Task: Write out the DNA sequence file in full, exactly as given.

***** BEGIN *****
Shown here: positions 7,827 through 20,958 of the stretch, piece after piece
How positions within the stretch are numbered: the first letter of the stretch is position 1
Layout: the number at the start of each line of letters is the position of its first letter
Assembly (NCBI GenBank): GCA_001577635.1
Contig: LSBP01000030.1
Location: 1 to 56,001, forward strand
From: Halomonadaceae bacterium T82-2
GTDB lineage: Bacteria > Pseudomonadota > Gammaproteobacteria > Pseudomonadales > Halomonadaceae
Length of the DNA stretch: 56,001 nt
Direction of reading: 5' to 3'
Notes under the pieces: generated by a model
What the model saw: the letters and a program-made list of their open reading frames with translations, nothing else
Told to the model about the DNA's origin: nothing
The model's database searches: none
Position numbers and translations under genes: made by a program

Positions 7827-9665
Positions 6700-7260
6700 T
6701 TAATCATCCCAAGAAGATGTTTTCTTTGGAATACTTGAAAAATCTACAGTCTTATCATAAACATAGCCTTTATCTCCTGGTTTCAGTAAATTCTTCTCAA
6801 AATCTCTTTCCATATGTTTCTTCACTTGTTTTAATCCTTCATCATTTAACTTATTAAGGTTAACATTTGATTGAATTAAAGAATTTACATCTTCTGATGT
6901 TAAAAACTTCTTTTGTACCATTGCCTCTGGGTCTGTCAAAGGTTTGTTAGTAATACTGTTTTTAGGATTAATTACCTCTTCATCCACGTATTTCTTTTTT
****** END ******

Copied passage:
Shown here: positions 7,827 through 20,958 of the stretch, piece after piece
How positions within the stretch are numbered: the first letter of the stretch is position 1
Layout: the number at the start of each line of letters is the position of its first letter
Assembly (NCBI GenBank): GCA_001577635.1
Contig: LSBP01000030.1
Location: 1 to 56,001, forward strand
From: Halomonadaceae bacterium T82-2
GTDB lineage: Bacteria > Pseudomonadota > Gammaproteobacteria > Pseudomonadales > Halomonadaceae
Length of the DNA stretch: 56,001 nt
Direction of reading: 5' to 3'
Notes under the pieces: generated by a model
What the model saw: the letters and a program-made list of their open reading frames with translations, nothing else
Told to the model about the DNA's origin: nothing
The model's database searches: none
Position numbers and translations under genes: made by a program

Positions 7827-9665
Positions 6700-7260
6700 T
6701 TAATCATCCCAAGAAGATGTTTTCTTTGGAATACTTGAAAAATCTACAGTCTTATCATAAACATAGCCTTTATCTCCTGGTTTCAGTAAATTCTTCTCAA
6801 AATCTCTTTCCATATGTTTCTTCACTTGTTTTAATCCTTCATCATTTAACTTATTAAGGTTAACATTTGATTGAATTAAAGAATTTACATCTTCTGATGT
6901 TAAAAACTTCTTTTGTACCATTGCCTCTGGGTCTGTCAAAGGTTTGTTAGTAATACTGTTTTTAGGATTAATTACCTCTTCATCCACGTATTTCTTTTTT